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Kevin G. Hall, Tens of Thousands Rally in Mexico

Tens of Thousands Rally in Mexico

Leftist Obrador Leads Opinion Polls

Kevin G. Hall, Knight Ridder Newspapers

MEXICO CITY — Tens of thousands of Mexicans filled an ancient square
in this capital Sunday to hear leftist presidential frontrunner
Andres Manuel Lopez Obrador pledge to distance himself from U.S.

While not naming the United States or the Bush administration, Lopez
Obrador, a fiery former mayor of Mexico City, made it clear that he
would return Mexico to its traditional foreign policy of
non-intervention in the affairs of its neighbors.

Conservative President Vicente Fox broke that tradition after taking
office in 2000 when he joined the United States in condemning the
lack of fundamental liberties in Cuba and elsewhere. Like U.S.
foreign policy, Mexico's under Fox sought to promote human rights and
civil liberties abroad.

That'll change, Lopez Obrador signaled to a crowd estimated between
70,000 and 120,000. Having led public opinion polls for two years,
Lopez Obrador is on track to become Mexico's first president elected
from a left-wing party, the Party of the Democratic Revolution (PRD)."We're not going to meddle in the internal life of other peoples and
other governments, because we don't want them meddling in ours,"
Lopez Obrador told a sea of supporters in the Zocalo, the city square
that Spanish conquistadors built atop Aztec ruins.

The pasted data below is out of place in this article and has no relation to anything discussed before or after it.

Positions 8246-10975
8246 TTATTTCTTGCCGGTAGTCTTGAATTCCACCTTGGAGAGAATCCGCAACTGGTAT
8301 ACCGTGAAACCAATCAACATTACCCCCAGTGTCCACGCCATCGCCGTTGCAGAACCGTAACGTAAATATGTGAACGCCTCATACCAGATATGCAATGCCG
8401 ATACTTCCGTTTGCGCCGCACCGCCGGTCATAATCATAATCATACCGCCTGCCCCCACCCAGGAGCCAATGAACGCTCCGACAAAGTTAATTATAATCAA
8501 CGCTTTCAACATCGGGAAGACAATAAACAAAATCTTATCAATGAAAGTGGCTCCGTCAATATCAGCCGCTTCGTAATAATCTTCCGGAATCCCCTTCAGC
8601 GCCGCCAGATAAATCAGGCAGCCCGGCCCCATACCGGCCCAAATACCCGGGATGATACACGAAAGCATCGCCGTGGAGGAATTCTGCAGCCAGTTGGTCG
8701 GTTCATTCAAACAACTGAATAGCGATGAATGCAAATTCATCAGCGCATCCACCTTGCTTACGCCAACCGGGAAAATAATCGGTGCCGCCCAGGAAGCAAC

That was a slap at the close relations between Fox and President
George W. Bush, and Lopez Obrador added that "the next president of
Mexico is not going to be the puppet of any foreign government."

The phrase was a dig at Fox, whom Cuban dictator Fidel Castro
famously called a "bootlicker" for mirroring the U.S. rights policy.

Many Mexicans reject closer foreign policy alignment with Washington,
and howled earlier this month when a Sheraton hotel in Mexico City
tossed out a visiting Cuban government delegation. The hotel was
trying to uphold the U.S. trade embargo against Cuba at the apparent
expense of Mexican anti-discrimination laws.

Just last year, it appeared Lopez Obrador might be banned from
running for president because of a municipal land dispute with the
courts and the Fox government. Now, if he wins on July 2, it will
bring to the U.S. doorstep a string of leftist victories across Latin
America. Elected left-leaning governments now rule Argentina,
Uruguay, Bolivia, Brazil, Venezuela and Chile.

The Bush administration has avoided comment on Mexico's electoral
debate, but Lopez Obrador on Sunday honed in on the thorny bilateral
relationship. He vowed to turn Mexico's 45 consulates in the United
States into "prosecutorial offices" that defend the rights of migrant
workers. U.S. anti-immigration efforts, including construction of a
wall at the Mexico border, have added to the defiant Lopez Obrador's
appeal here.

Although he rejects being labeled a populist, Lopez Obrador on Sunday
sounded like an old-style Latin American strongman. He pledged to
lower electric, gas and gasoline prices and vowed to end taxes on
food and medicine. He said he'd keep foreigners from investing in the
energy sector, yet said he'd make the sector "the gearshift for
economic development."

The presidential frontrunner also said he won't raise taxes, so it's
unclear how he'll pay for his promises. He did say he'd slash the
pensions of ex-presidents and cut salaries of cabinet secretaries.
Mexico's finance minister earns more than the U.S. treasury
secretary, he said.